Ren Shen Bai Du San for common colds

Usually we wouldn’t give herbs like ginseng to someone with a cold because this type of herb can nourish everything in the body, and if there is a germ there, it can make it stronger. Children, however, often do not have the strength the push the bug out of their body, and it can just sit there and fester (or grow stronger and make the parents sick).

This formula was originally used by the Imperial Medical Department of the Northern Song Dynasty and is composed primarily of herbs which drive the bug out of the body, dry up the mucus, and provide some relief from any aches.  A small dose of ginseng is included to provide the weaker body with the energy needed to push the bug out.  An added benefit is that it also improves the mood so Cranky McCrankypants can turn back into a sweet child.

Xiao Chai Hu Tang for middle ear infections

Fortunately, most doctors will not give antibiotics for ear infections, because most ear infections are not bacterial.  But when you see your child in agony time and again, you want to do something, and that’s when you end up talking your doctor into prescribing an antibiotic.  Antibiotics kill good and bad bacteria (see my blog on supplements to understand why we need probiotics living in our guts).  If there is no bad bacteria to kill because there is not bacterial infection, then you are only killing part of your child’s digestive and immune systems.

Xiao Chai Hu Tang may be the most widely prescribed herbal formula in Japan.  It is a fascinating and complex formula written by “The Sage of Medicine”, himself, Zhang Zhong-Jing, of the Later Han Dynasty.  This is not the place to go into detail about the profound magnificence of this elegant formula, maybe I’ll write a blog about that later, but for now we need to talk about ear infections.

Unlike common colds, children aren’t prone to ear infections simply because their immune systems are weaker or because they are less selective with what they put in their mouths.  Children get ear infections more easily than adults because the anatomy of their young ears is different.  The children that do not get ear infections have qi flowing unobstructed from the ear.  (If you don’t believe in qi or  meridians, you can come up with your own explanation as to why this works).  The most common source of this obstruction is too much dairy or sugar in the diet, but that too is for another post.  The way to drain the ear is to initiate the proper descension of qi from the ear, which is what xiao chai hu tang does here.  If caught at the right time and before antibiotics have been administered, one or two dose usually does the trick.  It can still work even if antibiotics have been given, it just may not work as quickly.  Since it doesn’t work immediately, the child is still in pain, so apply tea tree oil direcly to the external part of the ear.  Start with a drop on a q-tip to see if the child’s skin is too sensitive.  Then calm the child and let the herbs work.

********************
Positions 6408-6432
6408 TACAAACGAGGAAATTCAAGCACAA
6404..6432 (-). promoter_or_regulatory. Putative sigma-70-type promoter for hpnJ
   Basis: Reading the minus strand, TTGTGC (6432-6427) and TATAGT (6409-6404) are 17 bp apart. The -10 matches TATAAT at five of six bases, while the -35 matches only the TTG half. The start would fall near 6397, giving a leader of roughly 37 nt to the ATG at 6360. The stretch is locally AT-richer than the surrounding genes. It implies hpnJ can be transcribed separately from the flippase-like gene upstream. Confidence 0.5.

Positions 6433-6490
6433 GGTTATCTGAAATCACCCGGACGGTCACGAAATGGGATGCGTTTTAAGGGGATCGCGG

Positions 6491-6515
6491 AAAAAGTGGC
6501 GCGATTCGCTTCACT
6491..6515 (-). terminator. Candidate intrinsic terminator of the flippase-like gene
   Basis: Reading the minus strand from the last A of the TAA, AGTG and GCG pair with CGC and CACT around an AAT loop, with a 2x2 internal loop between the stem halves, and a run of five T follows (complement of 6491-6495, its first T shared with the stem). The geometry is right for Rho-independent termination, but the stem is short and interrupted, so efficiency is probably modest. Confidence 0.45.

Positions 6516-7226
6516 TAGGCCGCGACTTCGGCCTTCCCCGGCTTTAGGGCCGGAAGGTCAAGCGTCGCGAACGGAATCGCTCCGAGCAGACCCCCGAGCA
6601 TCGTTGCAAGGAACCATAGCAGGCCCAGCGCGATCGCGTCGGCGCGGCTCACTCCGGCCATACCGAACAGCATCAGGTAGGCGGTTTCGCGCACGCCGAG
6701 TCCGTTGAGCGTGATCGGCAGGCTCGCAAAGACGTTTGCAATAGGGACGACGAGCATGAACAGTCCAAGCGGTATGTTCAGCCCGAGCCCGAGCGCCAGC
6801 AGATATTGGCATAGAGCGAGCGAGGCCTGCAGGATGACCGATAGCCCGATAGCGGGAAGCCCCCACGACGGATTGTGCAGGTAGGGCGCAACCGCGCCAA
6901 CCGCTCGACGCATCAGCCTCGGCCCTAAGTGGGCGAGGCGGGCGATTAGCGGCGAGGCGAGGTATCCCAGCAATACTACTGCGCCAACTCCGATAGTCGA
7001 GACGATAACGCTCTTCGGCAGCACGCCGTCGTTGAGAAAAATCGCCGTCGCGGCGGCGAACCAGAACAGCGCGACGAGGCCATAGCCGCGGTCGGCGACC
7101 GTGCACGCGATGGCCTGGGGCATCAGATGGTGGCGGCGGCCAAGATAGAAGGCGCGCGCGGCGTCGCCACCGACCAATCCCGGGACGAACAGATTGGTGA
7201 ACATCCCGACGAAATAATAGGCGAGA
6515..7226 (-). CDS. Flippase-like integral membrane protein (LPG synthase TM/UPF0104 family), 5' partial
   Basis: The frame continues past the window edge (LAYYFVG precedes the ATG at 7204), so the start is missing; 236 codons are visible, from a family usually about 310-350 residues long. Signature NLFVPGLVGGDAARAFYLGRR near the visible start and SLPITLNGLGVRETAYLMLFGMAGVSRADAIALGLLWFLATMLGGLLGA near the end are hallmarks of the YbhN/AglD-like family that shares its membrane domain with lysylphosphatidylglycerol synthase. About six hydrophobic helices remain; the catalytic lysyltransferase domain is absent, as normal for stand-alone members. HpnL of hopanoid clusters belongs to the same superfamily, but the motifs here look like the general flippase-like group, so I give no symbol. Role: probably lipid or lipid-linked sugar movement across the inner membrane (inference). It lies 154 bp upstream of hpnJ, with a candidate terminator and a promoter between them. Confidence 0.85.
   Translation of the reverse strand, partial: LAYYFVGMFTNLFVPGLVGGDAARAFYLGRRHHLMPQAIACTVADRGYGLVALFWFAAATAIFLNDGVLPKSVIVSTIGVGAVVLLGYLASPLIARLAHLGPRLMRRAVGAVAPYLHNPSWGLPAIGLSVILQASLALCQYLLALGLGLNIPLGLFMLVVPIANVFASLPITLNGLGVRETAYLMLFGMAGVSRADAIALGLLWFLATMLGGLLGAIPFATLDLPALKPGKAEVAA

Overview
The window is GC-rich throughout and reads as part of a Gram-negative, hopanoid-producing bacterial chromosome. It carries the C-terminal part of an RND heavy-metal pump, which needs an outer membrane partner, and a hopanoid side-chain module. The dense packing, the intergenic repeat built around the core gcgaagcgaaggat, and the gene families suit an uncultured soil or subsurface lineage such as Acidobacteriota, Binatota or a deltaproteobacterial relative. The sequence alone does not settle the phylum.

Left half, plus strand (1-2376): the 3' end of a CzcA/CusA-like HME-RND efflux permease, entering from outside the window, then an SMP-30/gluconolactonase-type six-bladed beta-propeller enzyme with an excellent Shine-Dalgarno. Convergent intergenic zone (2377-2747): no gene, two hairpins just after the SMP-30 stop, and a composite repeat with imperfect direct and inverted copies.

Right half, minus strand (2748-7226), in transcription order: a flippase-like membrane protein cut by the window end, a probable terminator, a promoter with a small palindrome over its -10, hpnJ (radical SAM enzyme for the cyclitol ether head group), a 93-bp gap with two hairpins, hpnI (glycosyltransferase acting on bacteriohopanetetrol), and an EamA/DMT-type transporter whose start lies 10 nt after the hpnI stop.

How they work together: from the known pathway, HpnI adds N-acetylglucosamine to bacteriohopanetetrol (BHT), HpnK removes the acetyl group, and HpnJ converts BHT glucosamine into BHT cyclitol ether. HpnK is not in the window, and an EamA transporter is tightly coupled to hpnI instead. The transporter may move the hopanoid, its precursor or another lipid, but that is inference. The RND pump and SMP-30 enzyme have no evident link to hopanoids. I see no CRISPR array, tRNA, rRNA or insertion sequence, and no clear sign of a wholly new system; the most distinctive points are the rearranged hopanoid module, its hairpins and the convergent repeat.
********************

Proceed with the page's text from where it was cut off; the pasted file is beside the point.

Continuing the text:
Yu Ping Feng Wan

Imagine a forcefield around you or your child that keeps you from catching whatever the other kids have and that’s basically what this formula does.  And it tastes good.  Whether your child is just prone to catching colds or if there is something going around, taking this at the right time will almost always prevent an upper respiratory infection.

Han’s Honey Loquat Syrup for cough or sore throat

I like this one largely because it is easy to get a child to take it when they are coughing in the middle of the night.  It does taste good, but it also contains herbs that break up phlegm instead of just suppressing the cough, which is also nice if the sore throat is the result of post-nasal drip.  These herbs are gentle and not too drying.  There is a lot of sugar in this formula, which is unfortunate, but the sweetness helps to coat the throat to ease the cough and has enough mint and licorice in it to soothe a sore throat.  It’s best to avoid the cold altogether, but if you miss your chance (or the kid eats sweets while already fighting the cold) then having some of this at home will help everyone in the house get some sleep.

Culing Wan (aka Curing Pills aka Kan Ning Wan) for upset stomach

Birthday parties may be the only times when our children are allowed to make meals of cake and ice cream.  Not only are they allowed, but it is a cultural norm.  Of course, then we have Halloween, Easter, road trips, and any other time our kids are going to eat something that doesn’t agree with them.

When we fill our stomachs with sweet, rich foods it gums up the works, which can result in constipation or diarrhea as the body forces the gunk out.  The constipation brings me to a different formula, so I won’t digress, but when it is diarrhea or mild constipation, Culing Wan fixes the problem.  It used to be sold in the US as Curing Wan (wan means pill), and you can occasionally still find it labeled that way, but herbal remedies can’t claim to “cure” anything, so they remarketed it as Culing Wan, which may be easier to pronounce anyway.  Culing wan is similar to huo xiang zheng qi tang, which may not make any difference to you, but whereas hu xiang zheng qi tang is excellent for food poisoning, Culing wan is excellent for dietary indiscretions.  Two of the primary herbs are the same in both formulas and function to literally penetrate the turbid gunk in the system and begin to break it down from within.  Just drink plenty of warm water to either replenish what is lost with diarrhea, or lubricate the system to ease passage when mildly constipated.